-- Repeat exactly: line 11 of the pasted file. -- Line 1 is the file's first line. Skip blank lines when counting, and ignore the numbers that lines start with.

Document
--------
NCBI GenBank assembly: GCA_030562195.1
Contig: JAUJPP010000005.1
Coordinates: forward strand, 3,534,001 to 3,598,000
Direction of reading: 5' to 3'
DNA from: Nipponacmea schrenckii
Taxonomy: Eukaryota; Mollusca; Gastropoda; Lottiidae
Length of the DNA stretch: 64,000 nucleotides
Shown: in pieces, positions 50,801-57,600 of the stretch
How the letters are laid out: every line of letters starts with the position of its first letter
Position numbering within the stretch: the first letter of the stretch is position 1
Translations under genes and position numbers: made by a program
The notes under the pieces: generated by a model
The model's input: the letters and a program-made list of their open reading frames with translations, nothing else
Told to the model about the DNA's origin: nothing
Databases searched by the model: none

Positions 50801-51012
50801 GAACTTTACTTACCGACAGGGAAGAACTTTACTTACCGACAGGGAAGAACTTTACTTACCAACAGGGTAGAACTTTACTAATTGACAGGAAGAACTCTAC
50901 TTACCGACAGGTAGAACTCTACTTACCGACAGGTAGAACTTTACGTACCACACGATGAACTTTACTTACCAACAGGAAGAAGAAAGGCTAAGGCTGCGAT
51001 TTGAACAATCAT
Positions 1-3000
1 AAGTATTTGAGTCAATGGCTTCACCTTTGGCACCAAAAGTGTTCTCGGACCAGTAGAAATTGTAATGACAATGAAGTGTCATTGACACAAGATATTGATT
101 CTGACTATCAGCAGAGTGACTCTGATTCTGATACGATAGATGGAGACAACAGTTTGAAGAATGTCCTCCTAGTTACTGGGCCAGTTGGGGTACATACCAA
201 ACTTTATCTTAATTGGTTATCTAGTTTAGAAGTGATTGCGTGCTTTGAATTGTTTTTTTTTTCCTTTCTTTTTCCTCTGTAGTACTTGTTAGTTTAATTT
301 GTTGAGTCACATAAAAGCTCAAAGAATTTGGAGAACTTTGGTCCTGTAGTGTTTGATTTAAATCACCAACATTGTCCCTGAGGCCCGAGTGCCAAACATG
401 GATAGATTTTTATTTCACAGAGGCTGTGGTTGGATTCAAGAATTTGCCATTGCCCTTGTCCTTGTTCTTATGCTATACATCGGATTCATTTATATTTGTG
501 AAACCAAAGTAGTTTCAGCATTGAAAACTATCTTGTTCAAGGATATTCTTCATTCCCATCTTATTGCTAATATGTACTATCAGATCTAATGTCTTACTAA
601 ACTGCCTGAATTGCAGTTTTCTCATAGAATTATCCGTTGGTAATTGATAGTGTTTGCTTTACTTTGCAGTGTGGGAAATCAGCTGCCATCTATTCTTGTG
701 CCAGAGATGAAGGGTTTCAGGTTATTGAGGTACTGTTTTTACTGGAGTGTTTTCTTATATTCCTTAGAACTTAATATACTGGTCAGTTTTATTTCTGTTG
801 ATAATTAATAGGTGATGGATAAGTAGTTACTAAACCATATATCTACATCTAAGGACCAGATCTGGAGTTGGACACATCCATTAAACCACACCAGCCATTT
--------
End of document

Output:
Translations under genes and position numbers: made by a program